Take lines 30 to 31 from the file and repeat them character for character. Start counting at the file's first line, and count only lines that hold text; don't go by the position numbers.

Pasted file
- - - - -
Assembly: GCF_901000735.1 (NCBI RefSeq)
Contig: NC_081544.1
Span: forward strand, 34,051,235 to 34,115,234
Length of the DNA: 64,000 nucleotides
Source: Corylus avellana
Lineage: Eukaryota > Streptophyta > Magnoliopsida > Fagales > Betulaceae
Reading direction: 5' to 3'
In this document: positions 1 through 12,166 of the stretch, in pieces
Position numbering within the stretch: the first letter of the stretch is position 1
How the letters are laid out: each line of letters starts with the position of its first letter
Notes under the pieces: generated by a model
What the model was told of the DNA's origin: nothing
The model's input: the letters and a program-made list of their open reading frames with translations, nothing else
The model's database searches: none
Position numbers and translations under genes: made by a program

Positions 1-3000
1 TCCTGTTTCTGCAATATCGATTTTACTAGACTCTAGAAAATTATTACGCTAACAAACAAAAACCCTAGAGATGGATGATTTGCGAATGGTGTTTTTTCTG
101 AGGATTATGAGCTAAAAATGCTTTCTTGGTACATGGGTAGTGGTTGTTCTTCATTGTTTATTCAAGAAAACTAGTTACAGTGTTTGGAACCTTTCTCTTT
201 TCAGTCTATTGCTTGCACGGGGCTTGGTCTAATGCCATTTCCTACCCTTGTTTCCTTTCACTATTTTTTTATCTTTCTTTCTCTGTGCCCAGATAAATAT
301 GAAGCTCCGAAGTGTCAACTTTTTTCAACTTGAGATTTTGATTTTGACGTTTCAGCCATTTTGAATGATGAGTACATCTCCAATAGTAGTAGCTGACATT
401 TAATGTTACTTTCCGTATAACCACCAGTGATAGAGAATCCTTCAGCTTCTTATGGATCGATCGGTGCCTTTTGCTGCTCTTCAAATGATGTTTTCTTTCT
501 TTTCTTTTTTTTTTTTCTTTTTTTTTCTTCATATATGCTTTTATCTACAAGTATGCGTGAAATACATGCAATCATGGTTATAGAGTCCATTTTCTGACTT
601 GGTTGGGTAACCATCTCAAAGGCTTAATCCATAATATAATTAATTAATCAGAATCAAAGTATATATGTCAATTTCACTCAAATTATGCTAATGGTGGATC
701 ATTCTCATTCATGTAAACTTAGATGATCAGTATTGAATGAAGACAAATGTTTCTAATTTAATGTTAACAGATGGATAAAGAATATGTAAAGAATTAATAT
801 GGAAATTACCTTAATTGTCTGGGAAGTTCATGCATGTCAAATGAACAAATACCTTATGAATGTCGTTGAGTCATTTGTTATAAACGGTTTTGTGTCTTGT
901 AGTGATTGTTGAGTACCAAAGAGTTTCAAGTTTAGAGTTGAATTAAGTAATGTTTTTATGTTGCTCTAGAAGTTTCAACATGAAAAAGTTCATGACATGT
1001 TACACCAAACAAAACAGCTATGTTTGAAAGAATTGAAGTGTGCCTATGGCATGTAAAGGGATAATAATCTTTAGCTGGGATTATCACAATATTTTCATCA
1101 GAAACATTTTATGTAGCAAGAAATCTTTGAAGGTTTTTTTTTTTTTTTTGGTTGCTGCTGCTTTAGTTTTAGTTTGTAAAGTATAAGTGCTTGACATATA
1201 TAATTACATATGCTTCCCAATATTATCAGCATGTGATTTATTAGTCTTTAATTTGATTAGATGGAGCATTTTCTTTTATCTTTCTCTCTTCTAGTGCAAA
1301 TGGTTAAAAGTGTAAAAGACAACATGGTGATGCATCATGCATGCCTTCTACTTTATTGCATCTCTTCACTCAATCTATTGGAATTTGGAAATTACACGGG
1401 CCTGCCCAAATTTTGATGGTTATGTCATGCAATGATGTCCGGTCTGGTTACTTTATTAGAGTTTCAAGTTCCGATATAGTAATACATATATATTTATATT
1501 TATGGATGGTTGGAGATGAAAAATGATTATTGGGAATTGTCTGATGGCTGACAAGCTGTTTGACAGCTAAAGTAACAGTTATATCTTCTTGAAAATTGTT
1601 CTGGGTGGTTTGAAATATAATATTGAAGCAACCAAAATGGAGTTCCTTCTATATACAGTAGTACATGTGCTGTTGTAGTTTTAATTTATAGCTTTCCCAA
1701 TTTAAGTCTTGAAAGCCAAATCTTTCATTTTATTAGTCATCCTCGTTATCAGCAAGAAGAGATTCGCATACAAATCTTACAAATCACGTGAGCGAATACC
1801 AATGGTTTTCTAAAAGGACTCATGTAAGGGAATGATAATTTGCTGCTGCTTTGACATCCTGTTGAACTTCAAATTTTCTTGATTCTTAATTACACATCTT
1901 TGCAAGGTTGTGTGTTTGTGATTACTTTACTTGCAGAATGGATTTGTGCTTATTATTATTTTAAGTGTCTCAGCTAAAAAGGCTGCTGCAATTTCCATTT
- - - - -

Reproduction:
1301 TGGTTAAAAGTGTAAAAGACAACATGGTGATGCATCATGCATGCCTTCTACTTTATTGCATCTCTTCACTCAATCTATTGGAATTTGGAAATTACACGGG
1401 CCTGCCCAAATTTTGATGGTTATGTCATGCAATGATGTCCGGTCTGGTTACTTTATTAGAGTTTCAAGTTCCGATATAGTAATACATATATATTTATATT